Just as scientists discover effective laser fields in quantum control experiments, the Rabitz Group proposes that the usefulness of VQAs can be tapped through the same process of measurement, refinement, and iteration.
“The goal of a VQA is to find a solution to a problem by using both a quantum computer and a conventional classical one, working together,” said Magann. “So, we run a computation on a quantum computer that depends on some parameters and then quantify how well this computation solves our problem by doing measurements on the quantum computer. We then use a classical computer to refine the parameters, and then just iterate back and forth between the quantum and classical computers until we have reached a sufficiently good solution.
“Importantly, this is the same iterative strategy that has been used in quantum control experiments, like the ones here in the Rabitz Group laser laboratory,” she explained, “where we apply a laser field to a quantum system, use measurements to quantify how well it achieved our control goal, update the field, update it again, until finally we arrive at a laser field that achieves the controlled behavior that we want in our quantum system.
“There’s still a lot of work to be done,” she said, “but the hope is that this shared framework will help to facilitate progress. A huge toolbox from quantum control theory has been developed over the years, here at Princeton and elsewhere, which we hope can inspire new developments in VQAs to advance quantum information science.”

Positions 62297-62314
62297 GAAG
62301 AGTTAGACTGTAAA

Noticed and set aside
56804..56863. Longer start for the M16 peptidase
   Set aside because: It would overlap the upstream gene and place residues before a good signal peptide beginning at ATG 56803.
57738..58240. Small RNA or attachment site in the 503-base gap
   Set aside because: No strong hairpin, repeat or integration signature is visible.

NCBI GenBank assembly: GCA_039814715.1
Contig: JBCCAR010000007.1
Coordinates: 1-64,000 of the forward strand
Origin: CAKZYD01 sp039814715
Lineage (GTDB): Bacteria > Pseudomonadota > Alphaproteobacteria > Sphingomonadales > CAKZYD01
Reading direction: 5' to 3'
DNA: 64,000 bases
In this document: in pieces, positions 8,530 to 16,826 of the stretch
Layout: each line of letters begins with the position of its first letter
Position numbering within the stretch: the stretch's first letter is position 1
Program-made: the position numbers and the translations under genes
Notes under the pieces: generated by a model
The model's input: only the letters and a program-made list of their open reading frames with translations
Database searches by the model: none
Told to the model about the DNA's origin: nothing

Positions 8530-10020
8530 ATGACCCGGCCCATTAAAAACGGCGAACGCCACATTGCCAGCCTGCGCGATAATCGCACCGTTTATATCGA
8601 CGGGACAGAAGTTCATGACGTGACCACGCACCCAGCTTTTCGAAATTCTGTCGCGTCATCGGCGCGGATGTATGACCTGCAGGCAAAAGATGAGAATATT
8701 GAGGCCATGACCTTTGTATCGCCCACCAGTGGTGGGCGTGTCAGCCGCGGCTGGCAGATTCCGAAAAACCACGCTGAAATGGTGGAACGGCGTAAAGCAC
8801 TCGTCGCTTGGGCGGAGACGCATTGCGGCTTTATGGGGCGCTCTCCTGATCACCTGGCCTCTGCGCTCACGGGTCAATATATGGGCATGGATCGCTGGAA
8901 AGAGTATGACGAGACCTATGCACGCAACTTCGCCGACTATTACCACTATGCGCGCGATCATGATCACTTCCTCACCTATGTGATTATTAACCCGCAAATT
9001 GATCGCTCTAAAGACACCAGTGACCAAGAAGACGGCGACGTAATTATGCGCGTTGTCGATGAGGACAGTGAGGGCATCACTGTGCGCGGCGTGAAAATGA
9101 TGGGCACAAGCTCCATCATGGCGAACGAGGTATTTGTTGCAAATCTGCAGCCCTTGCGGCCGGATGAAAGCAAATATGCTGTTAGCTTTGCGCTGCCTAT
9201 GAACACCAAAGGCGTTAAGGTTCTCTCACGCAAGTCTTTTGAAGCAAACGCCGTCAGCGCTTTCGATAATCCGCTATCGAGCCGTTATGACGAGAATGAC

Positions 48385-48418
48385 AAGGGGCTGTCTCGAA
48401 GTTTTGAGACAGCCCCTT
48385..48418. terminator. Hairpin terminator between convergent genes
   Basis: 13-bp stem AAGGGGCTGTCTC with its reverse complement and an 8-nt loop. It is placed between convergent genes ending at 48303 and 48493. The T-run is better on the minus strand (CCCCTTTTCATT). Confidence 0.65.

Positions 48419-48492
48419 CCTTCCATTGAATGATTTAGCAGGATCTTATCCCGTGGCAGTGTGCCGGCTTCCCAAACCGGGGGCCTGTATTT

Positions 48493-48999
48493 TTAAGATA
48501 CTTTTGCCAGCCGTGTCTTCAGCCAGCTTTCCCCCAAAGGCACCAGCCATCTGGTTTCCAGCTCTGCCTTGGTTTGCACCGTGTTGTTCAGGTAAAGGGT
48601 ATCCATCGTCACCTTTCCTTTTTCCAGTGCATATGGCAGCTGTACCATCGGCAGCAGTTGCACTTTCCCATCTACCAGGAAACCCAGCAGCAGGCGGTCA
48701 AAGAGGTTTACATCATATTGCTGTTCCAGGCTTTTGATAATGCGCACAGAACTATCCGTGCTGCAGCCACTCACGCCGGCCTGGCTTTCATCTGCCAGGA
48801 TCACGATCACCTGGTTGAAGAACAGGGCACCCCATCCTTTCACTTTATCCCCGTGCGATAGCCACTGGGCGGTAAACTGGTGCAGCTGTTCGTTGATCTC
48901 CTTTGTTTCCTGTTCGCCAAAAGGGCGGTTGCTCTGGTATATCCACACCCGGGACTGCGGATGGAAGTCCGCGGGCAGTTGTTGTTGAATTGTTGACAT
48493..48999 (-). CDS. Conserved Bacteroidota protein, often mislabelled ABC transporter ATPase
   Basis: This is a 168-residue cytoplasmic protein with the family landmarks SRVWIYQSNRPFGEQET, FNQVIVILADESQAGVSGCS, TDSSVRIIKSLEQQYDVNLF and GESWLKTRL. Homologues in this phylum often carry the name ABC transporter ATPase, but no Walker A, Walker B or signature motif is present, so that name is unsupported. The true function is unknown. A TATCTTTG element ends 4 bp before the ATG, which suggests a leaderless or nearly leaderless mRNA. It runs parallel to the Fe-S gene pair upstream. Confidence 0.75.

Roughly a year ago, Herschel Rabitz, Princeton’s Charles Phelps Smyth ’16 *17 Professor of Chemistry, met Google scientist Jarrod McClean at a conference. They realized their presentations had focused on the same general problem, with McClean lecturing from the perspective of VQAs and Rabitz lecturing from the perspective of quantum control.
McClean is a co-author on the Rabitz perspective.
“The operation of VQAs and quantum computers draws on the principles of quantum control,” said Rabitz. “But the quantum information community largely split off from the quantum control community around 2000, and the two have become farther and farther removed from each other.
“We thought it would be a good thing to bring them back together through the perspective article.”
The perspective is the product of collaboration with several groups, including Sandia National Laboratories in Livermore, CA; SC Solutions in Sunnyvale, CA; and Google Research in Venice, CA.
Read the full journal Perspective here:
“From pulses to circuits and back again: A quantum optimal control perspective on variational quantum algorithms,” was authored by Alicia B. Magann, Christian Arenz, Matthew D. Grace, Tak-San Ho, Robert L. Kosut, Jarrod R. McClean, Herschel A. Rabitz, and Mohan Sarovar. Magann was supported in this work by the U.S. Department of Energy, Office of Science, Office of Advanced Scientific Computing Research, under the Quantum Computing Application Teams program; and by a U.S. Department of Energy Computational Science Graduate Fellowship, grant number DE-FG02-97ER25308. Arenz was supported by the U.S. Army Research Office, grant number W911NF-16-1-0014. Ho acknowledges support from the U.S. Department of Energy, grant number DE-FG02- 02ER15344.